Skip to main content Accessibility help
×
Home
Hostname: page-component-55597f9d44-qcsxw Total loading time: 0.709 Render date: 2022-08-19T20:01:15.407Z Has data issue: true Feature Flags: { "shouldUseShareProductTool": true, "shouldUseHypothesis": true, "isUnsiloEnabled": true, "useRatesEcommerce": false, "useNewApi": true } hasContentIssue true

6 - Arrival

Published online by Cambridge University Press:  13 July 2019

Steve Clark
Affiliation:
University of Tokyo.
Get access

Summary

According to the Oxford English Dictionary, ‘arrival’ can refer to (1) the act of disembarkation, (2) a landing-place, (3) the act of coming to the end of a journey, (4) a cargo, (5) the coming to a state of mind or (6) one who arrives. Yet does it also signify a new beginning? It may seem to indicate a point of origin, but arguably in travel writing, the reverse is the case. Arrival presupposes previous departure and future assimilation. The latter occurs both in the location of the visit, and in the ultimate reception of the travelogue. Somebody, or something, must have already returned to make the story publicly available; if the unexamined life is not worth living, the un-narrated journey is equally undeserving of attention. It could be argued that confirmation that a travel writer has truly arrived requires the signing of a contract, the delivery of a manuscript or topping a bestseller list.

When does travel begin? In the physical motion of a body through space? In the preliminary preparations for the trip? In the restlessness that prompts the initial decision to leave, or arduous preliminary acquisition of necessary competence? The past self might be discarded out of voluntary relinquishment or enforced expulsion. Arrival brings the possibility of entering a ‘brave new world’, with attendant experiences of astonishment and wonder. Yet delight in novelty, curiosity as gratified desire, is always mediated by prior expectation: Columbus readingMarco Polo on La Santa Maria, or Jonathan Raban ruminating on Huck Finn while sailing down the Mississippi.

Arrival at various kinds of border crossings – beach, harbour, coaching-inn, railway station, airport – always involves an act of intrusion in the ‘contact zone’ (Pratt 2007 [1992], 292, 895), potential seizure and appropriation, inviting a reciprocal display of antagonism. The ethics of originary encounter therefore frequently oscillate between hospitality and confrontation. There is always the possibility of territorial claim, the threat of displacement or competition for resources (water in the Sahara, food supplies in the Pacific, queuing for late-night taxis in Paris). The stranger may bring symbolic or even literal contamination.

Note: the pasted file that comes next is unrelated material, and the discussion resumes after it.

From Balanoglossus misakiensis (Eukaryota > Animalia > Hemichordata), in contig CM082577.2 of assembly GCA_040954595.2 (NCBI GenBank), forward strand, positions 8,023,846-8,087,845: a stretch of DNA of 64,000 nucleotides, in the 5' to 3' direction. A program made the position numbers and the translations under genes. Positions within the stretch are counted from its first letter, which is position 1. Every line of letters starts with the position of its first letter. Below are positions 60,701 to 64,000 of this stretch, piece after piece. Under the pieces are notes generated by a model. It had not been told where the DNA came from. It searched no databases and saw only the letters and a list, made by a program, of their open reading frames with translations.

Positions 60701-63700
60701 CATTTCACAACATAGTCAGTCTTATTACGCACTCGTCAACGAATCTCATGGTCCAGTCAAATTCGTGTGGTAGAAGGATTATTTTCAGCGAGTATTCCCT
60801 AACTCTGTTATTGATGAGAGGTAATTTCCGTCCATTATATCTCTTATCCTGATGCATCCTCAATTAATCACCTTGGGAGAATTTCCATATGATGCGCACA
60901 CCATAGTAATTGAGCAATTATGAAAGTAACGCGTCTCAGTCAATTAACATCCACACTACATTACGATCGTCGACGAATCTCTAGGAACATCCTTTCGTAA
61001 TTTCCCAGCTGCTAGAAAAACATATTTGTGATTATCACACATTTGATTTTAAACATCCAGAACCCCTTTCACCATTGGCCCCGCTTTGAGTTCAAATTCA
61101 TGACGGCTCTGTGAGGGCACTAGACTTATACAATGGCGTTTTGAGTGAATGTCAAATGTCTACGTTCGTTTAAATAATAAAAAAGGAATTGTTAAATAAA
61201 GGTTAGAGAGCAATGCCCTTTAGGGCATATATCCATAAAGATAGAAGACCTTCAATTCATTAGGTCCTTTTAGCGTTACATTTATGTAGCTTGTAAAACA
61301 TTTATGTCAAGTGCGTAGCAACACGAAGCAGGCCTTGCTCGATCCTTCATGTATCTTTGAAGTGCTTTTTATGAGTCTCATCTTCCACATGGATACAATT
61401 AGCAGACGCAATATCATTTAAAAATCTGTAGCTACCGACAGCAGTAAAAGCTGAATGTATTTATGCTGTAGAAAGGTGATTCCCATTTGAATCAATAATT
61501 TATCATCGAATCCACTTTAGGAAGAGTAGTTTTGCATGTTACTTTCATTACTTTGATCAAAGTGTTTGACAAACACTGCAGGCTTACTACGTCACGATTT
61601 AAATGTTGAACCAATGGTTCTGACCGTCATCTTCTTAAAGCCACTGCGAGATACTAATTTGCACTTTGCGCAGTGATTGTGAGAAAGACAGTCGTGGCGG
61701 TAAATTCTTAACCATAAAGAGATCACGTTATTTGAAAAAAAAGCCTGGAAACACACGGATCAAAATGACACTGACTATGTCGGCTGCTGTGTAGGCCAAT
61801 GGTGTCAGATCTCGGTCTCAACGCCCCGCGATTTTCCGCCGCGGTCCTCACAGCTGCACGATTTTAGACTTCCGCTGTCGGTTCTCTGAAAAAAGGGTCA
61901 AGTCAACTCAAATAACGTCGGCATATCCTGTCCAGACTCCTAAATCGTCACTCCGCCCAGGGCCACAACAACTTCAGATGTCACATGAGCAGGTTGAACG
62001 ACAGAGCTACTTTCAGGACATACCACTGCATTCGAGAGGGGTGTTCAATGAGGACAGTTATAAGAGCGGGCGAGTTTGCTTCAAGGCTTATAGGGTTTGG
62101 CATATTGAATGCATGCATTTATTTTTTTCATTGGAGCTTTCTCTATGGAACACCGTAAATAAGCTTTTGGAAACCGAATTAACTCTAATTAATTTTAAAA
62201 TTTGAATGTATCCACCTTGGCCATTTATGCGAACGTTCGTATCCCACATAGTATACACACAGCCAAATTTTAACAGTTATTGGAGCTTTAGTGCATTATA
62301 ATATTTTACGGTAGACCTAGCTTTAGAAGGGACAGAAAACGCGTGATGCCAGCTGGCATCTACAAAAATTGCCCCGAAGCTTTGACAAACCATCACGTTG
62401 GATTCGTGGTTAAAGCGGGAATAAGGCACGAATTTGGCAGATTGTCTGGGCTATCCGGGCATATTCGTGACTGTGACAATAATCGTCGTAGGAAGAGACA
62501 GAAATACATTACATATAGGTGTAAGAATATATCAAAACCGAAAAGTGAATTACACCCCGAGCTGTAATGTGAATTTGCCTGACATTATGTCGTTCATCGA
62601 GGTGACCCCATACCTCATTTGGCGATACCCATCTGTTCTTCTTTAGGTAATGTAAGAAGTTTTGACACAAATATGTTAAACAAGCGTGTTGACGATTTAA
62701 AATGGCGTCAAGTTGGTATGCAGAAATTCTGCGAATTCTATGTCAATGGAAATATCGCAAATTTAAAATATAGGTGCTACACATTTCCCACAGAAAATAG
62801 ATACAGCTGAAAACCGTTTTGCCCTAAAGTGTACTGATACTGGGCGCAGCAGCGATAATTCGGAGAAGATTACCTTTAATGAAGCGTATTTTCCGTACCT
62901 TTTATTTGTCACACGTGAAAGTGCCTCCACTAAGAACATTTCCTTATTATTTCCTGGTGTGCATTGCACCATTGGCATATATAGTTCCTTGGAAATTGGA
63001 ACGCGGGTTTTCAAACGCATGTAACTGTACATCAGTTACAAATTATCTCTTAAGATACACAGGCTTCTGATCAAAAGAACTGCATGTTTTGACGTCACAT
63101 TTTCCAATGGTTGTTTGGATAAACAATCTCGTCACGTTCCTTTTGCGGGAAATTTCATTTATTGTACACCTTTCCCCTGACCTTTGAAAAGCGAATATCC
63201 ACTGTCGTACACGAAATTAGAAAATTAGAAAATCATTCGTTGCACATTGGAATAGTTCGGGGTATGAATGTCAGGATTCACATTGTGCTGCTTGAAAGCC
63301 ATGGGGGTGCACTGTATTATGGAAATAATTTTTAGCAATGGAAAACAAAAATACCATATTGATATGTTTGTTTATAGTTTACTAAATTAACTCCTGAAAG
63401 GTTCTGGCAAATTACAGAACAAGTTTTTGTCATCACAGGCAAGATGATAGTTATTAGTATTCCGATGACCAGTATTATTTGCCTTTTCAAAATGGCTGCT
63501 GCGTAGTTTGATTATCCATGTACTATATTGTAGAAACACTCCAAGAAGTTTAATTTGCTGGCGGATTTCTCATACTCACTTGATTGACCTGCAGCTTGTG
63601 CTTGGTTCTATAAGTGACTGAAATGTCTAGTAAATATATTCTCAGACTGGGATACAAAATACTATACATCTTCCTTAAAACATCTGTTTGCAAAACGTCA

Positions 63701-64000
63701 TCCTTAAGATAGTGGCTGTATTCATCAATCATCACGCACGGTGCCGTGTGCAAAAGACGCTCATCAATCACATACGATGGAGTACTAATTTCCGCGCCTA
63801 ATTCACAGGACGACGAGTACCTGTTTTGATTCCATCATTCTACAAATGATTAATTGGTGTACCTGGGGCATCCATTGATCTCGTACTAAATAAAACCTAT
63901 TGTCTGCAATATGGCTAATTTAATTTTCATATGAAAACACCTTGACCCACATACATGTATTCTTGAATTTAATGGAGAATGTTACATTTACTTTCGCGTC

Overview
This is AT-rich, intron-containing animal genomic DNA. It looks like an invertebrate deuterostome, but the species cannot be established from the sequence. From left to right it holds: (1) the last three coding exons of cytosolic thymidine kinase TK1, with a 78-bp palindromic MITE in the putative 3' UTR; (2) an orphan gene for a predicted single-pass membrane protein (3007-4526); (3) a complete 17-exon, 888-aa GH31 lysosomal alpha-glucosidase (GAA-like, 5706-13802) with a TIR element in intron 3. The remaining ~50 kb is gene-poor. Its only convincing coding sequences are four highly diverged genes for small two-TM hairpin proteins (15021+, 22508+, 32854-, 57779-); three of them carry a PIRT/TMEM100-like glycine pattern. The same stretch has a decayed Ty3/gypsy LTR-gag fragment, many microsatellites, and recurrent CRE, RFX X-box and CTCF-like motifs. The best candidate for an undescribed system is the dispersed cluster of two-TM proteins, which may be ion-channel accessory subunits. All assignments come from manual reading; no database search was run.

Type
Chapter
Information
Keywords for Travel Writing Studies
A Critical Glossary
, pp. 16 - 18
Publisher: Anthem Press
Print publication year: 2019

Access options

Get access to the full version of this content by using one of the access options below. (Log in options will check for institutional or personal access. Content may require purchase if you do not have access.)

Save book to Kindle

To save this book to your Kindle, first ensure coreplatform@cambridge.org is added to your Approved Personal Document E-mail List under your Personal Document Settings on the Manage Your Content and Devices page of your Amazon account. Then enter the ‘name’ part of your Kindle email address below. Find out more about saving to your Kindle.

Note you can select to save to either the @free.kindle.com or @kindle.com variations. ‘@free.kindle.com’ emails are free but can only be saved to your device when it is connected to wi-fi. ‘@kindle.com’ emails can be delivered even when you are not connected to wi-fi, but note that service fees apply.

Find out more about the Kindle Personal Document Service.

Available formats
×

Save book to Dropbox

To save content items to your account, please confirm that you agree to abide by our usage policies. If this is the first time you use this feature, you will be asked to authorise Cambridge Core to connect with your account. Find out more about saving content to Dropbox.

Available formats
×

Save book to Google Drive

To save content items to your account, please confirm that you agree to abide by our usage policies. If this is the first time you use this feature, you will be asked to authorise Cambridge Core to connect with your account. Find out more about saving content to Google Drive.

Available formats
×